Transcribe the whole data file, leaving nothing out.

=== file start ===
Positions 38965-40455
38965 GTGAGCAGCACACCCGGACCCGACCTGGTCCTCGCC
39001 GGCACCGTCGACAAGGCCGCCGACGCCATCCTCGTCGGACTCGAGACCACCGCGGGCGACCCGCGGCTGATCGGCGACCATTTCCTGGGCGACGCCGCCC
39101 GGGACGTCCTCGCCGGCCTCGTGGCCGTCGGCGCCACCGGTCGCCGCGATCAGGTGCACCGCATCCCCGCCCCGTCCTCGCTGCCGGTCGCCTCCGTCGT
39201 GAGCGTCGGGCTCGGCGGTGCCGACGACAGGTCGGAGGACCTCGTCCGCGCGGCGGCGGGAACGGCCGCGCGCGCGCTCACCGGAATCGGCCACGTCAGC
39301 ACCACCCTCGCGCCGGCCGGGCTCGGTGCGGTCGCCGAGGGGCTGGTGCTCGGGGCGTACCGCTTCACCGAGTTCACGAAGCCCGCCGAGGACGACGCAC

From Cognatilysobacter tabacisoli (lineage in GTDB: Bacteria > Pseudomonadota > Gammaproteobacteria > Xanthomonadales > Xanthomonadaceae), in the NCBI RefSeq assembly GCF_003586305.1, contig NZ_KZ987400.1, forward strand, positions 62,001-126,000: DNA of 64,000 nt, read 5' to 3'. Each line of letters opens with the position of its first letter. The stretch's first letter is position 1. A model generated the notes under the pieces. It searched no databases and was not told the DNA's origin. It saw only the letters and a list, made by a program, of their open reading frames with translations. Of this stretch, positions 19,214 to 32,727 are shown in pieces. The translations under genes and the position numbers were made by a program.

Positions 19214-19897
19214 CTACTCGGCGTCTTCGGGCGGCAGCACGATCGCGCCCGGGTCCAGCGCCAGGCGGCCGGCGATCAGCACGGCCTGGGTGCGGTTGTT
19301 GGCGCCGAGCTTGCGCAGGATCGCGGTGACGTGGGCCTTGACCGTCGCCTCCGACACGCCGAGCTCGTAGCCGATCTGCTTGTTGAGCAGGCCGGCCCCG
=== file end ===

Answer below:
Positions 38965-40455
38965 GTGAGCAGCACACCCGGACCCGACCTGGTCCTCGCC
39001 GGCACCGTCGACAAGGCCGCCGACGCCATCCTCGTCGGACTCGAGACCACCGCGGGCGACCCGCGGCTGATCGGCGACCATTTCCTGGGCGACGCCGCCC
39101 GGGACGTCCTCGCCGGCCTCGTGGCCGTCGGCGCCACCGGTCGCCGCGATCAGGTGCACCGCATCCCCGCCCCGTCCTCGCTGCCGGTCGCCTCCGTCGT
39201 GAGCGTCGGGCTCGGCGGTGCCGACGACAGGTCGGAGGACCTCGTCCGCGCGGCGGCGGGAACGGCCGCGCGCGCGCTCACCGGAATCGGCCACGTCAGC
39301 ACCACCCTCGCGCCGGCCGGGCTCGGTGCGGTCGCCGAGGGGCTGGTGCTCGGGGCGTACCGCTTCACCGAGTTCACGAAGCCCGCCGAGGACGACGCAC

From Cognatilysobacter tabacisoli (lineage in GTDB: Bacteria > Pseudomonadota > Gammaproteobacteria > Xanthomonadales > Xanthomonadaceae), in the NCBI RefSeq assembly GCF_003586305.1, contig NZ_KZ987400.1, forward strand, positions 62,001-126,000: DNA of 64,000 nt, read 5' to 3'. Each line of letters opens with the position of its first letter. The stretch's first letter is position 1. A model generated the notes under the pieces. It searched no databases and was not told the DNA's origin. It saw only the letters and a list, made by a program, of their open reading frames with translations. Of this stretch, positions 19,214 to 32,727 are shown in pieces. The translations under genes and the position numbers were made by a program.

Positions 19214-19897
19214 CTACTCGGCGTCTTCGGGCGGCAGCACGATCGCGCCCGGGTCCAGCGCCAGGCGGCCGGCGATCAGCACGGCCTGGGTGCGGTTGTT
19301 GGCGCCGAGCTTGCGCAGGATCGCGGTGACGTGGGCCTTGACCGTCGCCTCCGACACGCCGAGCTCGTAGCCGATCTGCTTGTTGAGCAGGCCGGCCCCG